employment background screening, NAPBS, ban the box, Fair Chance Act, New York

NAPBS and NYCCHR Clash Over Interpretation

“All meanings, we know, depend on the key of interpretation.”

-George Eliot

New York’s Fair Chance Act (FCA), a “ban the box” law that went into effect on October 27, 2015, prohibits employers from asking about a candidate’s criminal history until after a conditional job offer has been made. Further, the law bans:

  • Classified job ads that stipulate things like “no felonies” or “must pass background check”
  • Any questions about a candidate’s criminal history on the job application
  • Any questions about a candidate’s criminal history during a job interview

All employers with four or more employees must adhere to the law, and they are required to abide by it when hiring, firing, promoting, and demoting employees. It does not, however, apply to some jobs, such as law enforcement and any other job where another law says that a person with a criminal conviction cannot perform that job.

In August of 2017, an amended set of rules applying to the FCA, established by the New York City Commission on Human Rights (NYCCHR), went into effect. These rules established definitions and procedures related to the FCA and its administration. Further, the Commission set out an interpretation of the FCA that has caused no small amount of consternation with the National Association for Professional Background Screeners (NAPBS). The interpretation that the Commission has adopted requires a two-step, bifurcated screening process that separates the criminal components of a background check both in time (with the criminal portion to occur later in the pre-employment screening process) and in space (with the criminal portion of the report on a separate document).

The position of the NAPBS is that a plain reading of the law does not, in fact, require a two-step background check process, or that the language of the law in any way prepares or gives sufficient notice to employers that the Commission believes this to be required. The Association is concerned that the “impractical reality” of a two-step process would place a significant burden on employers and consumer reporting agencies (CRAs). They also fear that this interpretation would create undue harm and confusion for applicants.

Other organizations, including the Greater New York Hospital Association, The Business Council of New York, and the Partnership for New York City, have joined with the NAPBS in resisting this interpretation of the FCA, making it known that no one outside of the Commission is interpreting the FCA in this manner. Thus far, however, the Commission has not addressed or considered many of the objections and concerns the NAPBS has raised, including the potential that this interpretation and its subsequent requirements would unnecessarily complicate the requirements of the Fair Credit Reporting Act (FCRA), including applicant notifications and dispute processes.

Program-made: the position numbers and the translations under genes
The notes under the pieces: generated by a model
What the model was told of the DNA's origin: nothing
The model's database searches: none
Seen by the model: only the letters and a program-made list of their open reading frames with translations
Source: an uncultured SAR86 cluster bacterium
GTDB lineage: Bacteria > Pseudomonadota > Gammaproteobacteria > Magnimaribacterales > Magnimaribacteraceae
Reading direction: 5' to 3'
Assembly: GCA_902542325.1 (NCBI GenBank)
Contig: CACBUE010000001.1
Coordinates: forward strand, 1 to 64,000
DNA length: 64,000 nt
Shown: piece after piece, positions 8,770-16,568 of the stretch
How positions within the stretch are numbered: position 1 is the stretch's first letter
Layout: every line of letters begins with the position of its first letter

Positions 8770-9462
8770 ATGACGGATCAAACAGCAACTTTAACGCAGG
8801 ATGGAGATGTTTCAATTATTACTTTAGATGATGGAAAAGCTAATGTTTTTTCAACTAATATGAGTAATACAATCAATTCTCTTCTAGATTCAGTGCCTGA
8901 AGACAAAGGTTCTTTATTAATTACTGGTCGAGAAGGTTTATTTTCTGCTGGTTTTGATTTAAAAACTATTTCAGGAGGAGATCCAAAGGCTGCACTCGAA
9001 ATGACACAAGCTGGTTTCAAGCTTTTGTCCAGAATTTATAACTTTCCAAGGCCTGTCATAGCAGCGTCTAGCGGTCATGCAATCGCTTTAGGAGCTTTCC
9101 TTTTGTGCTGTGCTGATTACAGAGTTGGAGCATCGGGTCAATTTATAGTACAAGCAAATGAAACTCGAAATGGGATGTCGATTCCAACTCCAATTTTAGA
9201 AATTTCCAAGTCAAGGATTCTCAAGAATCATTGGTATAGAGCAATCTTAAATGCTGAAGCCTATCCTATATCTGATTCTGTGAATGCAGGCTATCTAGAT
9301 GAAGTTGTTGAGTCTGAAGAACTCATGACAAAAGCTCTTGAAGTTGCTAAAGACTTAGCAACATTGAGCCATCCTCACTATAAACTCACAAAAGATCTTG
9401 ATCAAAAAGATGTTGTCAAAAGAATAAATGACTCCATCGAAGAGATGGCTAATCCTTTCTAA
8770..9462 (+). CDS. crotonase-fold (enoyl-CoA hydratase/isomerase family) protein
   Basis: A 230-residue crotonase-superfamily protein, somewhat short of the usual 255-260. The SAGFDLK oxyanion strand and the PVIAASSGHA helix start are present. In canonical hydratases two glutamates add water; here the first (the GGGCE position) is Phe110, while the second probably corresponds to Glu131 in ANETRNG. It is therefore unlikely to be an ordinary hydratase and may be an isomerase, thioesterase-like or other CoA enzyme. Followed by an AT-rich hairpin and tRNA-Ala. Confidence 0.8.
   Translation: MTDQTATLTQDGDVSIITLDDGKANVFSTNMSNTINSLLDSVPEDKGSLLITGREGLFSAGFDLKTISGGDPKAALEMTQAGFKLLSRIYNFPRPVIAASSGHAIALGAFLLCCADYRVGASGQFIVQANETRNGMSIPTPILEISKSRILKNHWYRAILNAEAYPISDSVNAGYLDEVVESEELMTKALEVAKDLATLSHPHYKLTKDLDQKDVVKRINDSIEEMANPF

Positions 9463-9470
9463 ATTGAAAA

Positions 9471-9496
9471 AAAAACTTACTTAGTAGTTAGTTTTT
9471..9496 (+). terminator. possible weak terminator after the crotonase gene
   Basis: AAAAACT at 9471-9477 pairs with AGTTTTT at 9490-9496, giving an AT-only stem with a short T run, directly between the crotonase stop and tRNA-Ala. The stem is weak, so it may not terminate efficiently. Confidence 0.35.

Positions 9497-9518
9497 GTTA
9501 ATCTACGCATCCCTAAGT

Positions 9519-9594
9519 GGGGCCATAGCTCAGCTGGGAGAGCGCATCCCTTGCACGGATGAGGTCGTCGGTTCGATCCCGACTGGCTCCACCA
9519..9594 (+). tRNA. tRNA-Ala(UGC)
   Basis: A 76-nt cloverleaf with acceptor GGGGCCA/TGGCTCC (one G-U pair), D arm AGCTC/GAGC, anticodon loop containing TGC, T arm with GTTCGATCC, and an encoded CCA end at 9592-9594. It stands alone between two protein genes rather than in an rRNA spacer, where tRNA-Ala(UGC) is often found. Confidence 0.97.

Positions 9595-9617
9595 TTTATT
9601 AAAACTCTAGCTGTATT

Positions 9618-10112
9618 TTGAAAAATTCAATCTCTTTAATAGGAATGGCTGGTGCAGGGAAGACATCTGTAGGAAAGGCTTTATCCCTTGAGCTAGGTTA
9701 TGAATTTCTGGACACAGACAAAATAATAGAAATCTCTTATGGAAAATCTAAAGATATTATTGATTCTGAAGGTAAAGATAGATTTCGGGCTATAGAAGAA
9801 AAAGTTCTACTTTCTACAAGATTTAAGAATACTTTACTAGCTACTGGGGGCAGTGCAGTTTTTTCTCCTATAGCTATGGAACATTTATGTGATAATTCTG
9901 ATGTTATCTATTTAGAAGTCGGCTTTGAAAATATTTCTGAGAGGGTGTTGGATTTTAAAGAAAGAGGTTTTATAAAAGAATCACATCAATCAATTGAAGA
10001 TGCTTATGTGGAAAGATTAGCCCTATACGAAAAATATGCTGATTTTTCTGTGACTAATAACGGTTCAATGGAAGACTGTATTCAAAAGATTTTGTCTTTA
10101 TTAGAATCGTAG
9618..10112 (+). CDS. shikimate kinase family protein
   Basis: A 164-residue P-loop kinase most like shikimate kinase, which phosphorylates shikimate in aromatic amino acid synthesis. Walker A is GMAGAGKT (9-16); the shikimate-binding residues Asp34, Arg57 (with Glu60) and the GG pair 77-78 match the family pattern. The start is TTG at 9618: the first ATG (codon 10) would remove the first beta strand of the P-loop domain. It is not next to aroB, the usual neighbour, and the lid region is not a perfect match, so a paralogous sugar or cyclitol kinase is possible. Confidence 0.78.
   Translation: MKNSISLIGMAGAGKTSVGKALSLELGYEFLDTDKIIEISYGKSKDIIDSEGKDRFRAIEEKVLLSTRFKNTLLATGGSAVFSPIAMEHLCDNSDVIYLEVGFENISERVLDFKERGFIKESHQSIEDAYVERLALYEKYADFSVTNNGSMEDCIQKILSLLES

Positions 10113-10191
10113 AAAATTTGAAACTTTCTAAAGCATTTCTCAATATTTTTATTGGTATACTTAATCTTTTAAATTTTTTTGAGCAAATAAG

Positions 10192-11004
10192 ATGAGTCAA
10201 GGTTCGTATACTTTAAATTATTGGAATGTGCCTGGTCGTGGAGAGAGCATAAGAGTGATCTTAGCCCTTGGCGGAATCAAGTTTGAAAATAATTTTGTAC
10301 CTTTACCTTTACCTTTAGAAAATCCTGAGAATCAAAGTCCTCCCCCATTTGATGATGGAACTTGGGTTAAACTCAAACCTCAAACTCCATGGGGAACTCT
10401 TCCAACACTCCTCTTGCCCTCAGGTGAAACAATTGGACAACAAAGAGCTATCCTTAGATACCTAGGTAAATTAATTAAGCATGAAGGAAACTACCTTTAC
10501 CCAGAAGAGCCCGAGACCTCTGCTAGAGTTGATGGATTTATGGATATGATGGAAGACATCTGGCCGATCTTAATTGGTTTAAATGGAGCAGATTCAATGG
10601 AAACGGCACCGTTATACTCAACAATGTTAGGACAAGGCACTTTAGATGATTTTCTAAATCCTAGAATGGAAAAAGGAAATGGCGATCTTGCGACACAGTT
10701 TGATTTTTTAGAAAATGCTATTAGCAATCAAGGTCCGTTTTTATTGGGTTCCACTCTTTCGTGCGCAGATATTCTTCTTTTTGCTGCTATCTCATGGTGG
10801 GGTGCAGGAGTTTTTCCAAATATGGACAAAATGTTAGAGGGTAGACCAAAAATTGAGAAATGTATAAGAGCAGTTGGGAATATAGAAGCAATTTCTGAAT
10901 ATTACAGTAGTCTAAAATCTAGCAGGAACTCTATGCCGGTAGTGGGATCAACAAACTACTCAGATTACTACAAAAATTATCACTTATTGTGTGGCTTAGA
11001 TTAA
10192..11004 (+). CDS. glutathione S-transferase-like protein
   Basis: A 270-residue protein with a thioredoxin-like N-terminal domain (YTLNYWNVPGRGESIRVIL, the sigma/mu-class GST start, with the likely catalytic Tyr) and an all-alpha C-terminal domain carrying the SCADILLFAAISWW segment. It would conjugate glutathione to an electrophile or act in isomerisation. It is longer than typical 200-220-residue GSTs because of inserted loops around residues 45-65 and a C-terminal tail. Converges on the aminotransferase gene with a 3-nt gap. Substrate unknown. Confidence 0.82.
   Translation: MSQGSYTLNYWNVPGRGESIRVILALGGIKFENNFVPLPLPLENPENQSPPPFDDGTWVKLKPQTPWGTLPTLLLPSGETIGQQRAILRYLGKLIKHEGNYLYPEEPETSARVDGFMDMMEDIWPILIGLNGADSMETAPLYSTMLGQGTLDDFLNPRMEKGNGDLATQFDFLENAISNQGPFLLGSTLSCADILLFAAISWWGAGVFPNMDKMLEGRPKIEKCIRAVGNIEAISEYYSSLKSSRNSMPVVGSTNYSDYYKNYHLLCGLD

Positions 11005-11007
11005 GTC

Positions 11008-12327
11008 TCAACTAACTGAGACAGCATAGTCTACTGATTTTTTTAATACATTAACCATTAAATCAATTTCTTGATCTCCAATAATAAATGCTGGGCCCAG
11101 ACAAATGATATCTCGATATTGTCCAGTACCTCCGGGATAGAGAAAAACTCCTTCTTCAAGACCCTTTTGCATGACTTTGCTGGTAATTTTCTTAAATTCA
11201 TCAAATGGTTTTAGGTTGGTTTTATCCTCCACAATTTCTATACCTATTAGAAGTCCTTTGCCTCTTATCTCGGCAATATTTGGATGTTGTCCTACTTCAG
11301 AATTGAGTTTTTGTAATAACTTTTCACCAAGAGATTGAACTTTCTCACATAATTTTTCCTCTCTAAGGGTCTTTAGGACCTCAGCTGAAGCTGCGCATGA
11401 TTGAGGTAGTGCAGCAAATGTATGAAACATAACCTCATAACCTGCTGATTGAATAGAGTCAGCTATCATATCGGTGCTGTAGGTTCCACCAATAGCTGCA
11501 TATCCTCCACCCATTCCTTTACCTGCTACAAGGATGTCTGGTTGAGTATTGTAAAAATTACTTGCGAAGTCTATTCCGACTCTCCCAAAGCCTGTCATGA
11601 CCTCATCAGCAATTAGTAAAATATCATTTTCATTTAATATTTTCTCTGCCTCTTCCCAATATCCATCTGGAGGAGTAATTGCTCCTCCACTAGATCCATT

Still, the NAPBS and other organizations remain in active discussions with the Commission, which has demonstrated a willingness to try to further understand the NAPBS’s position on the matter. NAPBS members are asked to reach out to any employer clients or businesses in the New York City area and request that they reach out to the respective industry associations to encourage them to get involved. Alternately, they can reach out to Brent Smoyer at brent.smoyer@napbs.com or 402.957.1179.

Meanwhile, a class action lawsuit filed in a New York federal court on August 4, 2017 could be the first of its kind to allege violations of the FCA. Plaintiff Felipe Kelly claims that, after applying for work at Barclays Center – home of the Brooklyn Nets of the National Basketball Association (NBA) and the New York Islanders of the National Hockey League (NHL) – in 2016, he was not hired after a background check with no explanation, no notices, and no opportunity to review the information presented against him.

Kelly’s attorneys are working to have the case certified as a class action to cover affected job applicants since October 27, 2015, when the FCA went into effect.

We at The Cedalius Group, the employment background screening provider you can trust, work to ensure that you have access to the most recent, up-to-date information available for all of your background screening, credentialing, and vetting requirements. Our goal is to provide our clients with all the tools they need to make informed, intelligent recruitment decisions while remaining in strict compliance with local, state, and federal law. Call us today at 404.963.9772 or visit us online at www.thecedaliusgroup.com for more information.

The Cedalius Group offers insight into the background screening industry for educational purposes. We always recommend you consult with your legal counsel to determine practices that best suit your business needs.